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I have been learning the violin for 2 weeks now. I think that the violin is the hardest thing to learn. I learned guitar back when I was a teenager, and never remember it being this hard. I don't mean to complain, just checking if maybe any of you can offer some encouraging advice.
I think the hard part is trying to learn to read music and learn to play properly at the same time. So I try to memorize the notes so that I don't have to look at the scores while I play. This way I can watch where my fingers go and the way I hold the bow etc. I finally decided to put on tape so that helps speed things up a bit. I am not taking lessons yet, I am trying to get at least average before I spend money on lessons.
I can play "Happy Birthday" but it is not perfect.
If you plan on taking lessons, now is the time not after you play for awhile. Learn to do things right from the start and not have to undo bad habits. If you are just starting don't try to play tunes that you would like to play play tunes that teach you to play. I know that Twinkle Twinkle Little Star is a childs song but it teaches a great deal about playing and reading music. Start at the basics and don't skip over them.
Kevin M. said
If you plan on taking lessons, now is the time not after you play for awhile. Learn to do things right from the start and not have to undo bad habits. ..
You are right, Scotty, violin is hard to learn to play. But really fun also. I remember when i first time played Twinle approximately in tune it was a great happiness for me =) Don't remember that kind of satisfaction when played on guitar.. Of course we all are different.. ad feel different, but i know that i never felt this love to any other instrument =)
Welcome to the forum, BTW!
I remember that, at two weeks, I felt much the same. You just have to believe that it will get easier and that you will get better .
Get a teacher if you can, watch FMs tutorial videos, read the forum posts and ask questions. And practice, practice, practice. You WILL get there if you don't give up
Seen it all. Done it all. Can't remember most of ..... What was I saying????
You have a lot of wisdom in the replies to your post. All these people seem to have a few things in common. Practice. I would also mention to not overdo it. Don't lose sight of the fun and pleasure. I have been playing a few months (like alot of people here) and it seems like you go weeks until you have an ever so slight breakthrough. You don't even notice it right away, but when you do, you feel great inside. Cherish those moments and use the vibe to launch you to the next plateau.
A good tool, is record yourself. If you have the luxury of an ipod or smart phone, set it up and record your play. You will spot things on your own that need improvement and also give you benchmarks so you know when you have improved. Keep your video journal as record your whole fiddle/violin adventure.
The FM video's/tutorals are an incredible gift to specifically new or beginner players. Use them to your hearts content. Even the Vet musicians here refer back to them. Again, welcome to the world of.... What the he** was I thinking...
"I find your lack of Fiddle, disturbing" - Darth Vader
Along with what Tyberius said, I feel playing in front of a mirror is really helpful. You can spot if your bowing straight or not and see the position of your wrist more clearly. Like everyone said make sure your having fun learning the instrument if you feel stressed just take a short break and come back another day.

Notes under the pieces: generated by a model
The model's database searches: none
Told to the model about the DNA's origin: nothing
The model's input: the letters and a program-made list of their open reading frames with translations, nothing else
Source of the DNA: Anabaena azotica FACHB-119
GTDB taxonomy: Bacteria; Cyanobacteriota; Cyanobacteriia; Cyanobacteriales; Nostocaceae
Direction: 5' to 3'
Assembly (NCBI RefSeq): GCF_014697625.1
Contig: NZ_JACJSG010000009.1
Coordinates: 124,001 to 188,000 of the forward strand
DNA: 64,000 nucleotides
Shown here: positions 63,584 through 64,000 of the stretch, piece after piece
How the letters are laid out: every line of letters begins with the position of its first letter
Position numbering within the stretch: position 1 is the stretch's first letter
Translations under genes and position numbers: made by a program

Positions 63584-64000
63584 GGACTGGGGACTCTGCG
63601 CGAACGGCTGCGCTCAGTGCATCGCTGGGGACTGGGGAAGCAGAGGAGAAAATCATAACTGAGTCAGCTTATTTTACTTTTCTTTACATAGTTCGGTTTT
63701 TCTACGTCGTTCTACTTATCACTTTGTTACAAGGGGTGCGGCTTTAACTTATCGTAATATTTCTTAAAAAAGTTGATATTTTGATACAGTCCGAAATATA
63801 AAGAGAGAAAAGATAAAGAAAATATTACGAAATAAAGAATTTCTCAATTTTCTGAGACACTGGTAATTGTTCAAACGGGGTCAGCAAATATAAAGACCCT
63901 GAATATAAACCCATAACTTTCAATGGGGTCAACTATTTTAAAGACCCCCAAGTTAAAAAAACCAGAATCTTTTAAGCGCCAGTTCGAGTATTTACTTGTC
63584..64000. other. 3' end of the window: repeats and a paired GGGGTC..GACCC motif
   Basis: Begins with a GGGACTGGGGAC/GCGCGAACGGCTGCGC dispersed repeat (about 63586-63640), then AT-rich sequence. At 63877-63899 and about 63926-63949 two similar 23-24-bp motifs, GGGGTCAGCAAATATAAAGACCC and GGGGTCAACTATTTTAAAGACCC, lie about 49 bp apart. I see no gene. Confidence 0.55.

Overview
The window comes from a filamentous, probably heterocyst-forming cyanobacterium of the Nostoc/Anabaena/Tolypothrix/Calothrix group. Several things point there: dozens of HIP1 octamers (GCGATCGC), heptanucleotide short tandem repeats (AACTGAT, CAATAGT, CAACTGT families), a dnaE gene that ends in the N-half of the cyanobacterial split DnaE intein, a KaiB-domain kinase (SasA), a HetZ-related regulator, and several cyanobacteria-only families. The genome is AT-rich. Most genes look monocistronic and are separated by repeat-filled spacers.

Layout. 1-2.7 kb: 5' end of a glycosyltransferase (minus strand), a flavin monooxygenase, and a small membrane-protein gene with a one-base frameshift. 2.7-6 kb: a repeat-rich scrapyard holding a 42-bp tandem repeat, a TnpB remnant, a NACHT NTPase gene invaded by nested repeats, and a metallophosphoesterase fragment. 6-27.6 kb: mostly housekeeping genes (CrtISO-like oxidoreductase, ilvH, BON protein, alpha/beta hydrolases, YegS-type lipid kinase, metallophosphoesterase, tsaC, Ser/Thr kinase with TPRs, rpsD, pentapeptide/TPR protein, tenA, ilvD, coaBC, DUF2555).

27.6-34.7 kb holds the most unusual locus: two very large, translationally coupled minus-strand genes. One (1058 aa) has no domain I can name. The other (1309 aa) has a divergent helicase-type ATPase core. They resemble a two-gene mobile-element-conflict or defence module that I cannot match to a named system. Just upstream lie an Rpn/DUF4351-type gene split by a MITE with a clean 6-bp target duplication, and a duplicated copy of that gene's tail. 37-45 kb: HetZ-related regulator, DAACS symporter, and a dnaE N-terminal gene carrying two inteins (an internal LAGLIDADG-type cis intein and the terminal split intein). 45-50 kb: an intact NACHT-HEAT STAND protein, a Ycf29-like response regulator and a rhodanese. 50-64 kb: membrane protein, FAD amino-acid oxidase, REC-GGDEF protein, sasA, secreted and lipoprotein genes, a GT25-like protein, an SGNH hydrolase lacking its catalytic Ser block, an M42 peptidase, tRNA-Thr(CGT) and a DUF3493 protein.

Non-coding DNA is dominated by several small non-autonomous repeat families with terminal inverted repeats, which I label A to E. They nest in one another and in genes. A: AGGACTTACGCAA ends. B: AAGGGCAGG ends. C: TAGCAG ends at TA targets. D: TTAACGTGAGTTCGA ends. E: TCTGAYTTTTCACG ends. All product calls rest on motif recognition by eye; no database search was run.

Like you, I personally prefer not having to read sheet music, as once I memorize it I feel I play a lot better from memory than having to stare at the music while playing.
Oh thanks for all the nice replies. Don't worry I am not giving up, this is something that I have been wanting to do for a long time.
And thanks to Kevin's advice, I decided to go take my first lesson from a real teacher tonight! Yes that was fast huh? I live in a small town so, the music teacher is readily accessible.
I was nervous at first because I was afraid that he would be all strict and make me do two notes over and over for 30 minutes. But he was nice and laid back. I enjoyed his teaching method. He basically converted notation into tab (wrote the tab under the notation) and assured me that we can learn to read music later. So I think he must use the "suzuki" method. He taught me a couple of songs and gave lots of basic advice. I look forward to more lessons with him.
The sad part of the evening is that when I got home, I was playing violin while walking around the house, and bumped the nose of it into a wall, knocked every string out of tune! So I got my chromatic tuner out and tried to rescue it, only to break the A string.
But that gave me an excuse to order a new set of D'Addario Pro-Arte and also a new carbon bow from fiddlerman. So I can't wait till those arrive. Then I will post a vid of me doing stuff so that you all can give me more feedback.
Thanks again all
Take pride in the small accomplishments and let them build your confidence.
Scotty, my advice also is to first learn to enjoy the simple things. One way to make that fun is to know that if you can make two notes in a row sound good and sound the way they are supposed to sound, then with practice you can build from there and sound good playing a hundred notes in a row.
It's not a race, just take it in your pace and you will get there in time. There's no point in rush it, so that it becomes more difficult and depressing then necessary. No one is expecting a newbie to play like a pro. Just enjoy this wonderful journey in music. Start at the bottom and work your way up till the top.
'Armed with theory, practice becomes meaningful. Through practice, theory becomes fulfilled.' - Egon von Neindorff.
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